Speaking 24 hours before today's scheduled election of a Speaker for the 105th Congress, Jim Leach, a Congressman of 20 years from Iowa, and chairman of the House Banking Committee, declared that "for the good of the country" Mr Gingrich should resign, and permit the House to choose a new leader.
Mr Leach's independence of mind is well known. But his call is lent extra weight by his chairing of a Congressional probe into the Whitewater affair and the alleged financial irregularities by President Clinton as Governor of Arkansas. Earlier Mr Gingrich had pronounced himself "absolutely" confident he would be the first Republican since 1928 to serve consecutive terms as Speaker.
Last night Mr Gingrich pleaded his cause before a meeting of his peers, and party leaders still predicted he would be re-elected.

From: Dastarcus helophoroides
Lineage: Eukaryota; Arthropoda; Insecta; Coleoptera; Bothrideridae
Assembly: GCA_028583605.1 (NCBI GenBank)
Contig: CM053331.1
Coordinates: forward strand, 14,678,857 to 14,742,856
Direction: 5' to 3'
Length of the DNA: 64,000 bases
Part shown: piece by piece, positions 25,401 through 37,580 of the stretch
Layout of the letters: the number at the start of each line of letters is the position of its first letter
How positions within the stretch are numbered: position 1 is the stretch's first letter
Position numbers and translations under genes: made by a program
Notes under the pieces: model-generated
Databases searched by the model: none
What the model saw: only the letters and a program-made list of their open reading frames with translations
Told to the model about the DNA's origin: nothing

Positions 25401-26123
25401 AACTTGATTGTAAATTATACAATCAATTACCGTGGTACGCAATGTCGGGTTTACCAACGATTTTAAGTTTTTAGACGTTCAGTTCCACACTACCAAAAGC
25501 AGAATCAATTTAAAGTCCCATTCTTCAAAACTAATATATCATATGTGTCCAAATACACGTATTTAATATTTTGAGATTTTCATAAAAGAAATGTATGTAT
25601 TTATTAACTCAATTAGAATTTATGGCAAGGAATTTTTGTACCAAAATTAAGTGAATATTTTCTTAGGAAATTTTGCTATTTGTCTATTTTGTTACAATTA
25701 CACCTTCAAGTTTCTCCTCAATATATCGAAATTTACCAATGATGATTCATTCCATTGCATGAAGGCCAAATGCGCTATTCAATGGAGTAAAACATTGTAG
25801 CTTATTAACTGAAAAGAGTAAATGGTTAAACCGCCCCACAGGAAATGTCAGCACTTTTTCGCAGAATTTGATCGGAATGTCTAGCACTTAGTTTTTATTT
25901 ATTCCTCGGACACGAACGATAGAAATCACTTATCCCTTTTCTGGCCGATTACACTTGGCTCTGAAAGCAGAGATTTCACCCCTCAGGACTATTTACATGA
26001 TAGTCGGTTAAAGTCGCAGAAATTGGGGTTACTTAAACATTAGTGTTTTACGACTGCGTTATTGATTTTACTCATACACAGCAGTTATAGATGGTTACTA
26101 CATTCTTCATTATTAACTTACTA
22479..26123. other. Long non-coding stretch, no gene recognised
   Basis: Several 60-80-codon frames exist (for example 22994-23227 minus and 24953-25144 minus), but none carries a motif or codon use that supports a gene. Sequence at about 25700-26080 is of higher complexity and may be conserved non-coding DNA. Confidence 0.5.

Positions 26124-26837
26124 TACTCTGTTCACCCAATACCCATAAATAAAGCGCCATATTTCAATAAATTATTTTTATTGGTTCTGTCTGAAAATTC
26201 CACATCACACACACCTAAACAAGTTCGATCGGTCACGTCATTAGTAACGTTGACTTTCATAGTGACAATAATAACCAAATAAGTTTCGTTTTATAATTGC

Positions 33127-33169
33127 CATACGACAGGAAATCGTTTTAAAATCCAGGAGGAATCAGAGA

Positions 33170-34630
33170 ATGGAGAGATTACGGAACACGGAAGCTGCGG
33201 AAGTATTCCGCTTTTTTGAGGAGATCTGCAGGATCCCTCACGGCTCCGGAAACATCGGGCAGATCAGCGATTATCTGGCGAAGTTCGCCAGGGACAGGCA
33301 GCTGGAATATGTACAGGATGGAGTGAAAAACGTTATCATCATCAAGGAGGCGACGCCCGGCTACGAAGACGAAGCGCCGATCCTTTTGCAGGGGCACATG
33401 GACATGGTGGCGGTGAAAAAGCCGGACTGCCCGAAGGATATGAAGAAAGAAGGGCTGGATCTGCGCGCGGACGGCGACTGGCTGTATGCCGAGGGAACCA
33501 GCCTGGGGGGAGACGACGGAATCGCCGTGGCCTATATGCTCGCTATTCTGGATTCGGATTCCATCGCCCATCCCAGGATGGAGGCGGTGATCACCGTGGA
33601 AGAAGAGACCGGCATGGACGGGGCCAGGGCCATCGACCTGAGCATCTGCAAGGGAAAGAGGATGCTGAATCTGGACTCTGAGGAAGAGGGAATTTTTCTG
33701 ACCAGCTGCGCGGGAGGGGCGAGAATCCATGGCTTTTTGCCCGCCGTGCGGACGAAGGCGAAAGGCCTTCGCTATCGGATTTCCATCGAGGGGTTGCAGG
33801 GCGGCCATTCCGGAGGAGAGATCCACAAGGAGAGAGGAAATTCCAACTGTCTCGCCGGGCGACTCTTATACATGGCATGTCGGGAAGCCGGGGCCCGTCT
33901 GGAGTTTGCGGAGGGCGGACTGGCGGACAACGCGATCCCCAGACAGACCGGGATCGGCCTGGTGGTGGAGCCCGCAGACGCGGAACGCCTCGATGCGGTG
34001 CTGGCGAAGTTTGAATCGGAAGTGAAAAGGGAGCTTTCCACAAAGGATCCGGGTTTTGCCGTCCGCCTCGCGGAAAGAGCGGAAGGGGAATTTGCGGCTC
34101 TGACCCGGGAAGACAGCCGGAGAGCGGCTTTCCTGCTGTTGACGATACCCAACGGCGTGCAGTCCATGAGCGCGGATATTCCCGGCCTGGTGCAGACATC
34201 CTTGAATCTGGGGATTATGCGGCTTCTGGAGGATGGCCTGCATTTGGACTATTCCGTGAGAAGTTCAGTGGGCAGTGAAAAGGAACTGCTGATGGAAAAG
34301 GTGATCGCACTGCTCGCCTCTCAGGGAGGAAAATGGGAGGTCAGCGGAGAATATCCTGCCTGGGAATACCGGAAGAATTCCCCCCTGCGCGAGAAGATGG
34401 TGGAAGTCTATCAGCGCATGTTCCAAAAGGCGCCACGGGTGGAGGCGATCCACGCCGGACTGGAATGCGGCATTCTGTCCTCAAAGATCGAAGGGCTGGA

Only two of the 227 Congressional Republicans have said they will oppose him. But even if he were to survive today, the Speaker's troubles would not be over.
The House Ethics Committee has yet to publish its report, and the criminal division of the Internal Revenue Service is expected to carry out a separate investigation of Mr Gingrich's illegal use of tax-exempt funds to fund a partisan college course which he taught.
Mr Gingrich has admitted he acted improperly, and that he "misled" the committee about the affair.
Last night's CNN poll meanwhile showed that even a majority of Republican voters thought he should step down as Speaker.Reuse content